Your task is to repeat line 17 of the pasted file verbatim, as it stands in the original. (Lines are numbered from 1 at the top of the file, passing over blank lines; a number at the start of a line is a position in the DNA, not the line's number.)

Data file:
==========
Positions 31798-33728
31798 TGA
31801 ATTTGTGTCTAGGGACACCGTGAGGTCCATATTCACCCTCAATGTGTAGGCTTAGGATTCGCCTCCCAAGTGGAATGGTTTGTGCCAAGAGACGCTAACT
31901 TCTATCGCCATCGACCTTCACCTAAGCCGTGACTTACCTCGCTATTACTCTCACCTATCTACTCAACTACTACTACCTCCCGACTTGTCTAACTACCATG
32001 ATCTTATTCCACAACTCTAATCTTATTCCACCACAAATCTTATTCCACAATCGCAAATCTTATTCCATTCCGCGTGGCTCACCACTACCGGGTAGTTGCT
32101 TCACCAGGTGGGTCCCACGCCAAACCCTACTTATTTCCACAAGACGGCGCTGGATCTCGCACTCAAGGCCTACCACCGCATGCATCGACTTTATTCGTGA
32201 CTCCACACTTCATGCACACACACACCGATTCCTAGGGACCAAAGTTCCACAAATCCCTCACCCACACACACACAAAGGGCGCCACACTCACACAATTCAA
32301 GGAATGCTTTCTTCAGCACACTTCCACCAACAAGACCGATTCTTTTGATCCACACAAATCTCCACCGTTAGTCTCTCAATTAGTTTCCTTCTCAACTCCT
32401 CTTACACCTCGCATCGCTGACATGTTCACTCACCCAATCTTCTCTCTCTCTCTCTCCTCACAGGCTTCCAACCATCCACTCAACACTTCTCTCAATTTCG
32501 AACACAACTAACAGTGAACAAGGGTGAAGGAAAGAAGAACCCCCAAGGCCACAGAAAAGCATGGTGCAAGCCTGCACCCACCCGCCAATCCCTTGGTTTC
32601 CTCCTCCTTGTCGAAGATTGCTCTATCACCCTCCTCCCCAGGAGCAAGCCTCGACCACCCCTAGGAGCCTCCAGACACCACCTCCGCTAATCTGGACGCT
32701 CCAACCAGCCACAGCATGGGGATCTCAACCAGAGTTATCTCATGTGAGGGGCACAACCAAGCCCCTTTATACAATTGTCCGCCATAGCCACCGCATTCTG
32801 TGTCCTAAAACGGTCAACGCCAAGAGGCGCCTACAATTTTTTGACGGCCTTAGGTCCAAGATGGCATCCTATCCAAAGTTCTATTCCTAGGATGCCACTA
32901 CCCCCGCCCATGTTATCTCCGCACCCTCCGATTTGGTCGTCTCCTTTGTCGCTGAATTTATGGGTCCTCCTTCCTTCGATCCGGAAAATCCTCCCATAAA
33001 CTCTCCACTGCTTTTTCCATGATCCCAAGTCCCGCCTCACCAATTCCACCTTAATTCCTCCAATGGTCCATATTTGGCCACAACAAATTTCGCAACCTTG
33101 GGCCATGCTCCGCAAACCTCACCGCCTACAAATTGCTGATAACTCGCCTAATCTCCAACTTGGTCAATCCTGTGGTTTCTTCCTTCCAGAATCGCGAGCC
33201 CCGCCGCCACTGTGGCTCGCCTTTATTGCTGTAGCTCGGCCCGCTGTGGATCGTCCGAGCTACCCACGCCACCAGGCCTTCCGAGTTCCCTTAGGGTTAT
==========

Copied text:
33201 CCGCCGCCACTGTGGCTCGCCTTTATTGCTGTAGCTCGGCCCGCTGTGGATCGTCCGAGCTACCCACGCCACCAGGCCTTCCGAGTTCCCTTAGGGTTAT